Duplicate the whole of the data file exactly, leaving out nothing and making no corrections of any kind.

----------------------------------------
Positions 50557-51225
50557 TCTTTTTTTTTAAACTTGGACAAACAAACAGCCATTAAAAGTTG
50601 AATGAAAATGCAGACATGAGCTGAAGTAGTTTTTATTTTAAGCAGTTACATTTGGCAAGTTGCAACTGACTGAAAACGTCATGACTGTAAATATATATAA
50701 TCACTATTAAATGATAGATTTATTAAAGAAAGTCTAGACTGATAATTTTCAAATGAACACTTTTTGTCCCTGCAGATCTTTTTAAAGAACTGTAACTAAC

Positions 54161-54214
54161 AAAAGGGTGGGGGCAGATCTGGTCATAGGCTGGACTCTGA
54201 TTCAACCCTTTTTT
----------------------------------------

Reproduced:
Positions 50557-51225
50557 TCTTTTTTTTTAAACTTGGACAAACAAACAGCCATTAAAAGTTG
50601 AATGAAAATGCAGACATGAGCTGAAGTAGTTTTTATTTTAAGCAGTTACATTTGGCAAGTTGCAACTGACTGAAAACGTCATGACTGTAAATATATATAA
50701 TCACTATTAAATGATAGATTTATTAAAGAAAGTCTAGACTGATAATTTTCAAATGAACACTTTTTGTCCCTGCAGATCTTTTTAAAGAACTGTAACTAAC

Positions 54161-54214
54161 AAAAGGGTGGGGGCAGATCTGGTCATAGGCTGGACTCTGA
54201 TTCAACCCTTTTTT